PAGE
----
I love the opening line of The Dancers: “Three summers ago, when I was still a little kid, my mother and auntie took me to a powwow where we danced and danced.”
Of course, the narrator is still a little kid. You know that. I know that. But she doesn’t know it. And her charming assertion sets the stage for a charming story of loss and strength and courage and love.
It’s also a story about disability. In this story, it’s not the child protagonist who is disabled. It’s her beloved auntie.
Auntie becomes a warrior
After that powwow three summers ago that begins the book, the little girl’s auntie (who is not yet disabled) joins the military. The little girl and her mother pray for her auntie every day.
One morning, many months later, the little girl’s mom tells her that her auntie was injured. She was flown back to America, where she was cared for in a hospital far away. Many more months passed before Auntie was able to come home.
And when they met her at the airport, that’s when the little girl realizes that her auntie lost her legs.
Dancing at the powwow
When it’s time for another powwow, Auntie doesn’t want to go, because she can’t dance. Her niece pleads with her to go, insisting that she can dance with her heart. And so she goes, and when the singers sing an honor song for the veterans, the little girl and her mother push her around the dance area.
And so it continued. Until, finally, Auntie got a call from the veteran’s hospital. Her prosthetics were ready. She was gone for a long time, and when she returned, she walked slowly. But she walked.
Over the winter, the little girl’s mother and auntie made jingle dresses for healing dances, and they made a shawl outfit for the little girl. And the next summer, when it was time for powwows again, Auntie could dance. She danced with her heart.
The author and the story
The author of The Dancers, Thomas Peacock, is a member of the Fond du Lac Band of Lake Superior Anishinaabe Ojibwe.
Peacock’s writing style is exceedlingly simple. In The Dancers, we get only the words and scenes we need for this story. Details are sparse. There are no extra scenes, no extra words. We don’t even have names for the little girl or her mother or her auntie. This spare style gives the story unexpected power.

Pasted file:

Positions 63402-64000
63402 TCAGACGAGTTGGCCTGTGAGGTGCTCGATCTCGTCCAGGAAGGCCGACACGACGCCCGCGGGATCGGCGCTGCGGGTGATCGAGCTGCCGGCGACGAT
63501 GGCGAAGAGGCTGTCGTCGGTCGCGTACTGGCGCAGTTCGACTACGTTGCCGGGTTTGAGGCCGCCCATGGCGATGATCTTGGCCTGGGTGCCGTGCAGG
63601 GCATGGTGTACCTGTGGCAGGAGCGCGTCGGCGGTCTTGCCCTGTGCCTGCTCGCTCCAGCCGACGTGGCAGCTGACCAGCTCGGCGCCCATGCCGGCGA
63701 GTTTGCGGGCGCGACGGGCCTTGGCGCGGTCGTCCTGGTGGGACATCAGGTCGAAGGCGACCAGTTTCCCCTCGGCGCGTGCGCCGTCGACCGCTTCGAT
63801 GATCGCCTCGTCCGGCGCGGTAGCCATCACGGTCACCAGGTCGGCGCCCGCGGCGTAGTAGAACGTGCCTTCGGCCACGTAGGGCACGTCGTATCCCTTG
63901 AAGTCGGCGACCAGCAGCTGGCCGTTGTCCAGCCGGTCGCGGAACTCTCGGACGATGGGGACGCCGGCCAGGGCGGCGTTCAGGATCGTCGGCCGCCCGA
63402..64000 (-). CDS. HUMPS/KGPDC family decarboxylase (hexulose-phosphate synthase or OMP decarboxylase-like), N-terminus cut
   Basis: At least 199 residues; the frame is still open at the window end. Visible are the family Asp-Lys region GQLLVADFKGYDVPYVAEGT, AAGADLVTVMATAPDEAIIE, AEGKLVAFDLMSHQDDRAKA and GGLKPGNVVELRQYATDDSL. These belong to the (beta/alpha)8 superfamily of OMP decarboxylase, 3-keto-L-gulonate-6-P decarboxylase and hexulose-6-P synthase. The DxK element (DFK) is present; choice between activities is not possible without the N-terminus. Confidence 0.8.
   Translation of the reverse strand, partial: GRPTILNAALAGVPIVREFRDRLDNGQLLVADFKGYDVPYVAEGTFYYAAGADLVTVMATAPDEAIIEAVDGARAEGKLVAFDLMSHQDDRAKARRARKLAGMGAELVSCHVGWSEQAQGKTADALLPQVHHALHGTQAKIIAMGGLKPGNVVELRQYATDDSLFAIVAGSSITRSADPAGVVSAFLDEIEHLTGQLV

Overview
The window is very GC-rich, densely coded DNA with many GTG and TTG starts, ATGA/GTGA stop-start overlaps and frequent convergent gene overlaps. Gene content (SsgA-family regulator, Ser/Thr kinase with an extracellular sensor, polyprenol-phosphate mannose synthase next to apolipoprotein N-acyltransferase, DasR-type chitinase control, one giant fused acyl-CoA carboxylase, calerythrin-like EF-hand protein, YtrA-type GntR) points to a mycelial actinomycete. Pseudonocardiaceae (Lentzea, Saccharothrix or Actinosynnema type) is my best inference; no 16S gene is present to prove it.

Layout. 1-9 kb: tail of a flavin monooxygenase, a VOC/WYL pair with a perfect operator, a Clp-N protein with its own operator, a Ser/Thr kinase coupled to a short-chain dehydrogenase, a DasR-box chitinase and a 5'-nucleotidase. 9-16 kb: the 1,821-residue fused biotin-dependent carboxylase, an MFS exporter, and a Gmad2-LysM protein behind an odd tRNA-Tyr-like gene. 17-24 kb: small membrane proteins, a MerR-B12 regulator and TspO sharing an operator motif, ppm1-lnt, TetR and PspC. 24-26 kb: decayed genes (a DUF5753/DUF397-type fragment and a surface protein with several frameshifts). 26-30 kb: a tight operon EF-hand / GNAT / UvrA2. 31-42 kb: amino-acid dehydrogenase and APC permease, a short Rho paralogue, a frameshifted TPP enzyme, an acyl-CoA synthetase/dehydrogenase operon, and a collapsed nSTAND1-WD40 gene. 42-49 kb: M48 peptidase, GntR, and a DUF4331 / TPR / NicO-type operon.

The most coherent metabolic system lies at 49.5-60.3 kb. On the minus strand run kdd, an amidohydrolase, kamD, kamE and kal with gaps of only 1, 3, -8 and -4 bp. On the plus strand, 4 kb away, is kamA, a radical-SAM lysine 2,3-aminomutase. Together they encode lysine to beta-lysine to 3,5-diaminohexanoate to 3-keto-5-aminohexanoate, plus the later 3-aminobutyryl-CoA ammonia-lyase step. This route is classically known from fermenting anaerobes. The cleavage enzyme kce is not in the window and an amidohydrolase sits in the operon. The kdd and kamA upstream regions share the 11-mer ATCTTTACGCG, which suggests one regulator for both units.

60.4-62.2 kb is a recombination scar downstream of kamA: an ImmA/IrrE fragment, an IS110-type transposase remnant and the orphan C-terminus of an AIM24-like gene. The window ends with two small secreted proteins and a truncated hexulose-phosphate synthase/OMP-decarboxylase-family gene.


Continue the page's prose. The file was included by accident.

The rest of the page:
If you want to add Native American content to your children’s bookshelves, choosing books written by Native American authors like Peacock is a great way to do that.
You can also use the website, Native Americans in Children’s Literature, to identify good and problematic books. The website editor, Debbie Reese, is tribally enrolled at Nambé Owingeh, a sovereign Native Nation. The blog provides reviews of children’s books, lesson plans, and other content related to Native American representation in literature.
And if you want to learn more about the relationship between Native American people and the American military, read A Warrior Tradition: Why Native Americans continue fighting for the same government that tried to wipe them out.
The illustrations in The Dancers
The illustrations by Jacqueline Paske Gill are as spare as Peacock’s prose. But that spareness doesn’t work as well in the pictures as it does in the words. The people in the illustrations feel stiff and flat.
While that’s unfortunate, I still think this is a book you need to add to your picture book shelves.
The best picture books with disabled characters: All children need picture books with disabled characters. This list will help you find books that provide authentic, respectful representation of disabled people, and stories your children will love.
Of Such is the Kingdom by Summer Kinard: In this book of practical theology, Summer Kinard doesn’t just explain what your parish needs to do to welcome people with disabilities into your church. She explains why these things are essential to the salvation of every Christian, including both those who are in families with disabilities, and those who are not.
Welcoming everyone to church: Disability and special needs: Have you noticed how few people with disabilities attend church? Have you looked at the barriers that keep them away? These resources will help you start taking down the barriers.